Black Lives Matter UK to announce how it will spend £1million of crowdfunded donations

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Black Lives Matter UK to announce how it will spend £1million of crowdfunded donations – as it is revealed Met Police spent £1.5million policing the group’s protests

  •  Black Lives Matter UK is to announce on Tuesday how it will spend the £1 million
  • Their GoFundMe crowdfunding campaign, started June 2, raised £1.17 million 
  • The Met spent £1.5 million policing the Black Lives Matter and counter protests 

Black Lives Matter UK is to announce on Tuesday how it will spend the £1 million it has received in donations.

A GoFundMe crowdfunding campaign started by the activist group on June 2 has attracted more than 35,000 donations totalling £1.17 million.

But BLM UK has revealed GoFund-Me is holding on to the money until it explains how it will be distributed.

Pictured: People at an All BLack Lives UK protest at Marble Arch, London, on July 5 this year

The group has been criticised for a far-Left policy agenda, which includes tearing down capitalism and abolishing the police, and its lack of transparency. 

Beyond founding member Joshua Virasami, 30, little is known of the identities of its ‘core’ leadership.

In a statement posted on its fundraising page on July 10, BLM UK announced it was ‘working with organisational and legal experts to create the most appropriate and ethical structure for holding and distributing much of these generous funds’, adding it hoped to ‘get the money out sooner rather than later’.

The group said it planned to have its website up and running by Tuesday, August 4, to mark the four-year anniversary of its founding. It is also the anniversary of Mark Duggan’s death, whose killing by police in 2011 sparked the London riots.

Meanwhile, The Mail on Sunday can reveal the Metropolitan Police spent £1.5 million policing the Black Lives Matter and counter protests on the weekend of June 13 and 14.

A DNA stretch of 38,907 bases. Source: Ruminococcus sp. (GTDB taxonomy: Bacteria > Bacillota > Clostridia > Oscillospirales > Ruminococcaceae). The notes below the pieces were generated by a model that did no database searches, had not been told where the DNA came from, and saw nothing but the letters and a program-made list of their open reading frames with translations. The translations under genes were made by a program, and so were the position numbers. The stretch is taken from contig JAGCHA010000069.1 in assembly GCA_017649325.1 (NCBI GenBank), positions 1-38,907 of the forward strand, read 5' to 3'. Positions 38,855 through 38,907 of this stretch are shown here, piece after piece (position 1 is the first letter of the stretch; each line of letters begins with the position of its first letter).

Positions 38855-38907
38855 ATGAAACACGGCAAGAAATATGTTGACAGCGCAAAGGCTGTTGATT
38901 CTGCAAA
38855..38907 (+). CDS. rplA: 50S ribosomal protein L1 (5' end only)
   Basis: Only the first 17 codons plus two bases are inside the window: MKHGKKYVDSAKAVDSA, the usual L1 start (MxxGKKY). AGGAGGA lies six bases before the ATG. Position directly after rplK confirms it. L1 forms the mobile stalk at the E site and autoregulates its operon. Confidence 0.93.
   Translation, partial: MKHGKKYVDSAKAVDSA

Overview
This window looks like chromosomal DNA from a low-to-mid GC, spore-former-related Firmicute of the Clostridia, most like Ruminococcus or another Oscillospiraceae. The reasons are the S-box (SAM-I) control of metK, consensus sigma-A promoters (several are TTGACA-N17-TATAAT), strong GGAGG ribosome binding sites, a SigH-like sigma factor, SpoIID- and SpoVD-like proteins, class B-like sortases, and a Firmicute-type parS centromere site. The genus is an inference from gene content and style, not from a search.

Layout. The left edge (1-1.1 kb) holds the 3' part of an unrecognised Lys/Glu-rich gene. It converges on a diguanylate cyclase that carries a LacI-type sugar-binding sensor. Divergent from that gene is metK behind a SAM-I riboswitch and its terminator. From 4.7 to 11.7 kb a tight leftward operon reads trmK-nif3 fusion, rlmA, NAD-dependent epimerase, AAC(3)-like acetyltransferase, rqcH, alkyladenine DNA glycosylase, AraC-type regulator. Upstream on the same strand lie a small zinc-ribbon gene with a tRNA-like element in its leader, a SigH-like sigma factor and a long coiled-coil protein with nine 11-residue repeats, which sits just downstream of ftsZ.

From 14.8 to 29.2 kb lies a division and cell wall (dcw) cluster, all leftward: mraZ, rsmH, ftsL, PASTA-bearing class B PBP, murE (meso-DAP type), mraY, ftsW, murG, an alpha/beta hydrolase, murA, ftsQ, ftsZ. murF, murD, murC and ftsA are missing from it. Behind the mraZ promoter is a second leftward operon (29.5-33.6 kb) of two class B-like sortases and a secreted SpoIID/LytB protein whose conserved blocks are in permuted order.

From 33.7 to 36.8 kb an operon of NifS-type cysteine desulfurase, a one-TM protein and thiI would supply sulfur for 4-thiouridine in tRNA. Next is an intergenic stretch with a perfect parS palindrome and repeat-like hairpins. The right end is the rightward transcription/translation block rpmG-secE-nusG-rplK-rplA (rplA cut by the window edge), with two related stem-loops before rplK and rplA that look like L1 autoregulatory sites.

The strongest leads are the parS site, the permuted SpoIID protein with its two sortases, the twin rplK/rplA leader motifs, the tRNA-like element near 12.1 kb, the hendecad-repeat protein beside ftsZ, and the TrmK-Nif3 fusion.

The largely peaceful BLM demonstration was met by a mob of far-Right extremists who pelted police with bottles, barriers and fireworks.

The rally was billed as an effort to defend historical monuments after the defacing of Winston Churchill’s statue the weekend before. However, it was hijacked by far-Right thugs and Home Secretary Priti Patel condemned the scenes as ‘unacceptable thuggery’.

Boris Johnson added: ‘Racist thuggery has no place on our streets. Anyone attacking the police will be met with the full force of the law.’

One of the counter-protesters was photographed urinating on the memorial to PC Keith Palmer, who was killed in the Westminster terror attack in 2017. Andrew Banks, 28, was jailed for 14 days after pleading guilty to outraging public decency at Westminster Magistrates’ Court.

At the time of the protests, Met Commander Bas Javid said police had made the right decision to allow demonstrators to gather in Central London despite the lockdown and fears of violent clashes.

He said: ‘The assessment made was that the best tactic was to cater for an assembly and the best way to do that is to put conditions in place.

‘Having an element of control is the best and safest way to manage that, not just for the public but for the people who are demonstrating and police officers.’

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